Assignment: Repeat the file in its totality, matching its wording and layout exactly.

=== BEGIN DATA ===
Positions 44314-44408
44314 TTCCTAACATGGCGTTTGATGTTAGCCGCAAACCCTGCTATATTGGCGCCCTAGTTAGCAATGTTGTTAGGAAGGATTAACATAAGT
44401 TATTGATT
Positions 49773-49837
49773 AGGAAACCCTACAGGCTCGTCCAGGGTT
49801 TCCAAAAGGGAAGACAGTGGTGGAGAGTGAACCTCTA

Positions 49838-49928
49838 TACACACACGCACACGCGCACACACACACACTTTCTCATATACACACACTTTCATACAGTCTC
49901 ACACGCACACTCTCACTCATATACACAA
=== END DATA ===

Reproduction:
Positions 44314-44408
44314 TTCCTAACATGGCGTTTGATGTTAGCCGCAAACCCTGCTATATTGGCGCCCTAGTTAGCAATGTTGTTAGGAAGGATTAACATAAGT
44401 TATTGATT
Positions 49773-49837
49773 AGGAAACCCTACAGGCTCGTCCAGGGTT
49801 TCCAAAAGGGAAGACAGTGGTGGAGAGTGAACCTCTA

Positions 49838-49928
49838 TACACACACGCACACGCGCACACACACACACTTTCTCATATACACACACTTTCATACAGTCTC
49901 ACACGCACACTCTCACTCATATACACAA